Another related question is: What proportion of exposed people are infected? Using ONS data we can estimate that around 10-15% of the country tested positive for SARS-CoV-2 over the autumn and winter. How many were exposed to the virus to produce this number of infections? Was it, say, 10-20%, with half to all of them catching the virus? Or was it more like 80-90%, with around 10% being infected? It’s a question that makes all the difference in our understanding of the virus and how to respond to it.

If almost all are exposed during a surge, and relatively few of them are infected, then a number of things follow. First, most people have enough immunity to fight off the virus when exposed to it, and only a small minority become infected. Second, the surge ends when enough of that small minority who are particularly susceptible to this virus or variant acquire immunity through infection, i.e., when herd immunity is reached. Third, there won’t be another surge or wave until there is a new virus or variant which evades enough of the existing population immunity to require herd immunity to be topped up via a further spread of infections.

If, on the other hand, very few are exposed during a surge, and most of them are infected, none of these things is true. It means: Most people have little immunity and are highly susceptible. A surge which infects 10-20% of the population has exposed not much more than that. The surge does not end because of herd immunity but because of restrictions. And there will be another surge as soon as restrictions are eased or behaviour changes and the unexposed begin to be exposed again. SAGE orthodoxy, in other words.

The evidence, however, is strongly supportive of the first position – ubiquitous exposure – not the second, limited exposure.

In What Circumstances are Lockdowns Justified?

We’re publishing a guest post by Dr David McGrogan, an Associate Professor of Law at Northumbria Law School, asking whether the state is ever justified in imposing a lockdown? Dr MrGrogan thinks it might be justifiable in certain limited circumstances, but those haven’t arisen over the past 16 months and are unlikely to rise in the near future.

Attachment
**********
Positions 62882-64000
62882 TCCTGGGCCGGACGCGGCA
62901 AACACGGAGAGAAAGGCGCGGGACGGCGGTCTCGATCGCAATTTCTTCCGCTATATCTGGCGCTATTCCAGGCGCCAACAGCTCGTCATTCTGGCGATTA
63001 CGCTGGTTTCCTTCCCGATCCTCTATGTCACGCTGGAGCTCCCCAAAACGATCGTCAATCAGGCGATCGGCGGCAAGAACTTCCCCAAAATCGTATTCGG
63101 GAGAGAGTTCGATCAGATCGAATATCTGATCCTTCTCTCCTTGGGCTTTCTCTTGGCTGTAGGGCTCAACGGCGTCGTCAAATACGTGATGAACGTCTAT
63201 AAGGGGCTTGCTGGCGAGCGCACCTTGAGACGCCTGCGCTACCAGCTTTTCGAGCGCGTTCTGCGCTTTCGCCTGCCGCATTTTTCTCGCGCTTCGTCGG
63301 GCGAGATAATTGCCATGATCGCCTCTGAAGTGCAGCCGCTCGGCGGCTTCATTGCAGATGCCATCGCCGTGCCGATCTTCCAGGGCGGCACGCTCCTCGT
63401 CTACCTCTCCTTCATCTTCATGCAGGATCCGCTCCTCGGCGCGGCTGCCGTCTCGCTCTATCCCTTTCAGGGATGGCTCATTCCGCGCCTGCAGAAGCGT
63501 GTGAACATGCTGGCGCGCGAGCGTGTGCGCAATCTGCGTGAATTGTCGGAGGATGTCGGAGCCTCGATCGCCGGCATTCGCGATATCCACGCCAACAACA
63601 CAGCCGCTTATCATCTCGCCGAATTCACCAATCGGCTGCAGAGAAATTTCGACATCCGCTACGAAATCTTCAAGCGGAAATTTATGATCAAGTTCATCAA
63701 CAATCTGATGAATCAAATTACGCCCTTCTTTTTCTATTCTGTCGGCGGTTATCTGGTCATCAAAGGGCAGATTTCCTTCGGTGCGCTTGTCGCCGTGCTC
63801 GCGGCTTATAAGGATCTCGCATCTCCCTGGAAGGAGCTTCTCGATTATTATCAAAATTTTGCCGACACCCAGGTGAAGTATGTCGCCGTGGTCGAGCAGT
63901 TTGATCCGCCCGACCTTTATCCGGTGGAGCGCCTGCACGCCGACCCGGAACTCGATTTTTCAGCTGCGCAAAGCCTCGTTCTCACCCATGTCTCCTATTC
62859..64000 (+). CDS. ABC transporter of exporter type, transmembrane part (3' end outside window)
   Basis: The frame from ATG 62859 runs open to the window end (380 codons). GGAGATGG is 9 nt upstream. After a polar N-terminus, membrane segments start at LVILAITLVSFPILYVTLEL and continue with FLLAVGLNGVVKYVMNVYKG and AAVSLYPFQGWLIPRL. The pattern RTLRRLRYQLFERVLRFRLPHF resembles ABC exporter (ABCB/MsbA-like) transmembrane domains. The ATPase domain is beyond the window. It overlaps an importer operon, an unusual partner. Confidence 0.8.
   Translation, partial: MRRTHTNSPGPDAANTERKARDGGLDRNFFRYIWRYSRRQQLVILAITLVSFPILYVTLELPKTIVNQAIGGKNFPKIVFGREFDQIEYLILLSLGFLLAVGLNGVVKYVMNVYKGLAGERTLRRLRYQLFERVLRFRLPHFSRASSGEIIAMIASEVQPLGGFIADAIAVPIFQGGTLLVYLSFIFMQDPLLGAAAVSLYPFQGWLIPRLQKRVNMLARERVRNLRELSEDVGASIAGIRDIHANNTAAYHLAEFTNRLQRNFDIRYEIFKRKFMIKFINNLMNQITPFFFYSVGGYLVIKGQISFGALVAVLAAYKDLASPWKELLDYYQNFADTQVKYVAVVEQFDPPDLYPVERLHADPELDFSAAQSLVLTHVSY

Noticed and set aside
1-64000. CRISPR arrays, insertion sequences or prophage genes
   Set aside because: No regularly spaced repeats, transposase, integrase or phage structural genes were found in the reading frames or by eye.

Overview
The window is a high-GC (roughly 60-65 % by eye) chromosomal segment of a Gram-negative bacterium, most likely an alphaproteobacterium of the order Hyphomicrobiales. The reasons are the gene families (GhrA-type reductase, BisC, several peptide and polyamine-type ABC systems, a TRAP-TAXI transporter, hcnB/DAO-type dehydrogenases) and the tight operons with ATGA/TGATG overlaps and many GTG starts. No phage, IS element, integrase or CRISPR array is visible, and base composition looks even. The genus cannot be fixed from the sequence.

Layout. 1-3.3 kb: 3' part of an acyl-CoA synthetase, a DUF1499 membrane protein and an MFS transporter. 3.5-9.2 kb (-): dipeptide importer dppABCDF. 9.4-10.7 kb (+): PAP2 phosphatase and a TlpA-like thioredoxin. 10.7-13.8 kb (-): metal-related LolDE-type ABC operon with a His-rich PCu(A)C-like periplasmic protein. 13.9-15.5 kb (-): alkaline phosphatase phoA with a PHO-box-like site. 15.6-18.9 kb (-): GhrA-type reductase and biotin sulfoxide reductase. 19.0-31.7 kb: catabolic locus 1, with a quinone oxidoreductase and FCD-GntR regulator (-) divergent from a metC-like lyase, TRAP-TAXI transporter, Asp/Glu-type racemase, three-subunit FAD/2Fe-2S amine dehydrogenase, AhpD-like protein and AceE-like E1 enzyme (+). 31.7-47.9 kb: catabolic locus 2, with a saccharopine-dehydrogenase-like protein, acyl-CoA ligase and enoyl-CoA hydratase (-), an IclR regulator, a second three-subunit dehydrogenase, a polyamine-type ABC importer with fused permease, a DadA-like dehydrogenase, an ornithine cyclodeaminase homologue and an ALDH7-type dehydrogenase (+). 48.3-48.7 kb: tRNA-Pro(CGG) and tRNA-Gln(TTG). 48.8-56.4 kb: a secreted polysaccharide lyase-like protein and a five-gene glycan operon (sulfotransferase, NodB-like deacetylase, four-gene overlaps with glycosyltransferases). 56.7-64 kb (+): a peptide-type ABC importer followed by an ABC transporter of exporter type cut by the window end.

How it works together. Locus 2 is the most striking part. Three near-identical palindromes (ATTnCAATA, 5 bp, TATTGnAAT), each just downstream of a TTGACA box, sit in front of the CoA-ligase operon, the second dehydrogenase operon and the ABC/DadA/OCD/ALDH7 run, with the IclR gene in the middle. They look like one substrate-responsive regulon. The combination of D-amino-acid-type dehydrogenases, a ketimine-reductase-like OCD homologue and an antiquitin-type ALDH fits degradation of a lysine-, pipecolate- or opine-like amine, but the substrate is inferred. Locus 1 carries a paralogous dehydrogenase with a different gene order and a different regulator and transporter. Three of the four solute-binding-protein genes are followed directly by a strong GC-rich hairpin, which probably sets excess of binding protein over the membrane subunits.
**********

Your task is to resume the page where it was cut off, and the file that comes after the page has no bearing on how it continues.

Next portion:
Whether we like it or not (spoiler alert: none of us does), lockdowns, mandatory face mask wearing, social distancing and so on are now tools of public health policy and will be deployed again – probably next winter. We must continue to oppose this. But we must also recognise that for most of the population – and certainly for our politicians – the question simply is no longer whether these restrictions should be imposed, but which ones and in what circumstances. My personal answer to those questions is ‘none’ and ‘never’, but I have to recognise that insisting on ideological purity on this point will get us nowhere.

We need, in other words, to think seriously about when governments should be permitted to use these extraordinary powers if we have to accept as a matter of fact that they evidently do in practice have them.

Our courts have been singularly unhelpful in providing any guidance on this, having repeatedly spurned opportunities to do so. So have our legislators, who – with honourable exceptions such as Steve Baker and Charles Walker – have at best been pusillanimous, and at worst simply egged the Government on. It is incredible that 18 months into all of this it should still be the case that Government ministers simply appear on TV and in newspapers to tell us what we can and cannot do from month to month without any principled or evidentiary basis, let alone any reference to legal principle. But that is indeed what is happening. This is a humble attempt to remedy that situation.

First, let’s begin by granting that governments should have emergency powers and that this is arguably ultimately what being a government is all about. Few would suggest that the Government’s widespread use of emergency powers during WWII was illegitimate, to use the paradigm example. And let us also grant that there may be circumstances in which governments should exercise those powers to protect the health of the population through controlling disease. If the ‘brain-eating amoeba’, which has an IFR above 95%, were to somehow become airborne and communicable, for example, then there are few who would suggest that the government should not act to attempt to restrict its spread. Magistrates have for many years had the power to order quarantines and restrictions on movement for individual people or groups of people in order to stop the spread of disease, and there is nothing unusual about it – although one does have to say that in cases of truly serious emergency like the imaginary one described above, there probably would not need to be any legal restrictions because people would just stay at home anyway.